Psychiatric Quarterly, Vol. 76, No. 4, Winter 2005 (
Combat Psychiatry: From the Battle Front to the Home Front
COL Elspeth Cameron Ritchie, M.D., M.P.H.
Tonight I worked out in the gym at Walter Reed. I have been doing that
intermittently for nineteen years, so that is not unusual. What was
different was the number of other Soldiers working out without arms
or legs. Earlier, I had lunch in the cafeteria. Again familiar ground,
since I did my psychiatry residency there. Now there are numerous
very young Soldiers in wheelchairs.
Much attention is being paid to those who have lost limbs. We are
taking care of them, both physical and psychologically. Less well-known
is the care we are giving to our other soldiers who are suffering the other
psychological reactions of war.
This section hopes to outline the broad range of psychiatry practiced
in the military today. This is an enormous and complex subject, and
so areas most pertinent for civilian and VA psychiatrists will be high-
lighted. The speciﬁc focus will be on Operation Iraqi Freedom (OIF),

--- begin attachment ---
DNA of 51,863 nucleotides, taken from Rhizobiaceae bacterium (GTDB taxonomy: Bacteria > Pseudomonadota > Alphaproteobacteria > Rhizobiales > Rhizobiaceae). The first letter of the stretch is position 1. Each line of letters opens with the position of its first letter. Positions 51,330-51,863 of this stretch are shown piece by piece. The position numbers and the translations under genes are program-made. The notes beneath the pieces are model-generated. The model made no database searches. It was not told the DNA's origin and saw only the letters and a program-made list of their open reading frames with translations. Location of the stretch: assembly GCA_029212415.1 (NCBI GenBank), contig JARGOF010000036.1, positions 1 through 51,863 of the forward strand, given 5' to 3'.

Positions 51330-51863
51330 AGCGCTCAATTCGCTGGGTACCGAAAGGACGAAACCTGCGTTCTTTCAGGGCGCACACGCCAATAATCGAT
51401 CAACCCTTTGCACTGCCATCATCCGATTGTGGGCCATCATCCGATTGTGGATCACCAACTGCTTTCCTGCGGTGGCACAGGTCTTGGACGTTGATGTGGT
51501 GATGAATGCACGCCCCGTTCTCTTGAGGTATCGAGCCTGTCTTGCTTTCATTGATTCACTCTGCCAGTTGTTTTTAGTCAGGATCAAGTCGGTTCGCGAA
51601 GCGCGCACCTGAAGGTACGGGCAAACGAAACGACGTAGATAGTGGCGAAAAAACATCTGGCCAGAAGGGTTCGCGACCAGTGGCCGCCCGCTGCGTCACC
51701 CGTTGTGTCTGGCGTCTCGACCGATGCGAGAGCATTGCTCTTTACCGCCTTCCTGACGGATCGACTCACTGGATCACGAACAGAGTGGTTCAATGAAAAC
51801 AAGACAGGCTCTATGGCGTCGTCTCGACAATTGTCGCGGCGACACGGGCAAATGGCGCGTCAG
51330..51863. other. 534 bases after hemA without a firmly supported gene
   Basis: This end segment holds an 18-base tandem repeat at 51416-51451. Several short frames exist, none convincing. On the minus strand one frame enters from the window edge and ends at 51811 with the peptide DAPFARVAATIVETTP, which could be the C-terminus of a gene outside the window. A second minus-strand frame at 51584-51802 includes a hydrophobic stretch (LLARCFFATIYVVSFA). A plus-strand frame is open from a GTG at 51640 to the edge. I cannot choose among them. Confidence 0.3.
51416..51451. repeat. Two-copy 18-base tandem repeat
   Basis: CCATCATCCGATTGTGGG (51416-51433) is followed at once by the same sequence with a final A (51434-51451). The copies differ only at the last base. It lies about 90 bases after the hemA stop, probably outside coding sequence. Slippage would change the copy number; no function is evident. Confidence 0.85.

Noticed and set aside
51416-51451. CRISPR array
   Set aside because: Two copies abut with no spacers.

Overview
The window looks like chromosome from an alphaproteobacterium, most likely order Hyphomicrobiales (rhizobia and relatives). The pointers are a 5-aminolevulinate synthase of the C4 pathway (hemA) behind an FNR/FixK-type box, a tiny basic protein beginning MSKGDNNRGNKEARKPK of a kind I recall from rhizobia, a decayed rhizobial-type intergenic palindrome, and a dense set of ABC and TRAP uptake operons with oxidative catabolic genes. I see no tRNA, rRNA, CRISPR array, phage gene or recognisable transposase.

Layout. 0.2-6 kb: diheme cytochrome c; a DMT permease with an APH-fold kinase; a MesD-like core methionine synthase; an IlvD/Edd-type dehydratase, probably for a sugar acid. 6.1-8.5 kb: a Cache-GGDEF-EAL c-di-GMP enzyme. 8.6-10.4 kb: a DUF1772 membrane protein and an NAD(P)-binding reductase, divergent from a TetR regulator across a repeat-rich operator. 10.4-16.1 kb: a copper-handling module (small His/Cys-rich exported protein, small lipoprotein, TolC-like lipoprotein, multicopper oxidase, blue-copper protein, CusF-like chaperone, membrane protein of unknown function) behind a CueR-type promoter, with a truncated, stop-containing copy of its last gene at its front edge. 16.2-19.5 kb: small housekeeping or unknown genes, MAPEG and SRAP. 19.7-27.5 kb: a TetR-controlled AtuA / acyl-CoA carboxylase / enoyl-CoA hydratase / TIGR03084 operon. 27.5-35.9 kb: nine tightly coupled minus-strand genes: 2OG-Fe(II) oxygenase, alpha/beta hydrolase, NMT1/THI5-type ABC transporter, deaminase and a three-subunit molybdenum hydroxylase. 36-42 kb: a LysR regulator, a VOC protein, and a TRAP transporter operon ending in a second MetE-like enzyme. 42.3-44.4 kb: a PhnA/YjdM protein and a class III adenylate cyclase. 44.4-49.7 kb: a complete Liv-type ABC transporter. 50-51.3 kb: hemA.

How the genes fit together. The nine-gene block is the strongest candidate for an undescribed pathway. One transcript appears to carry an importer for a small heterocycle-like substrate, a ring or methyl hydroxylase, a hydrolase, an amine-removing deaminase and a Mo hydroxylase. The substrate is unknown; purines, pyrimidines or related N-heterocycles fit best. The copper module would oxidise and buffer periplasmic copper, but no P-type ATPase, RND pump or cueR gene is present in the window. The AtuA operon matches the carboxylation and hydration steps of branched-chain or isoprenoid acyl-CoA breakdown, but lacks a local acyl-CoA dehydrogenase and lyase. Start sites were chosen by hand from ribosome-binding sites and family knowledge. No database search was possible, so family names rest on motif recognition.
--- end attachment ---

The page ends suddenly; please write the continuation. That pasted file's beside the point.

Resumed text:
soldiers returning from that conﬂict, and their families.
In the Combat Zone, “Treatment of the Stress Casualty during
Operation Iraqi Freedom One” is written by two Army psychiatrists who
deployed early in OIF. The subjects that they discuss include challenges
to the service members, access and delivery of care issues, and suitable
medications for use in theater. Deﬁciencies in care are exposed, which
have since then been largely corrected.
The Long Way Home for the Wounded, “Psychiatric Interven-
tions with Returning Soldiers at Walter Reed” focuses on the mental
health issues of the wounded soldier as they pass through Landstuhl
and Walter Reed. There have now been thousands of seriously wounded
soldiers and Marines returning from the Gulf, usually via Landstuhl in
Germany to either Walter Reed Army Medical Center in Washington
2005 Springer Science+Business Media, Inc.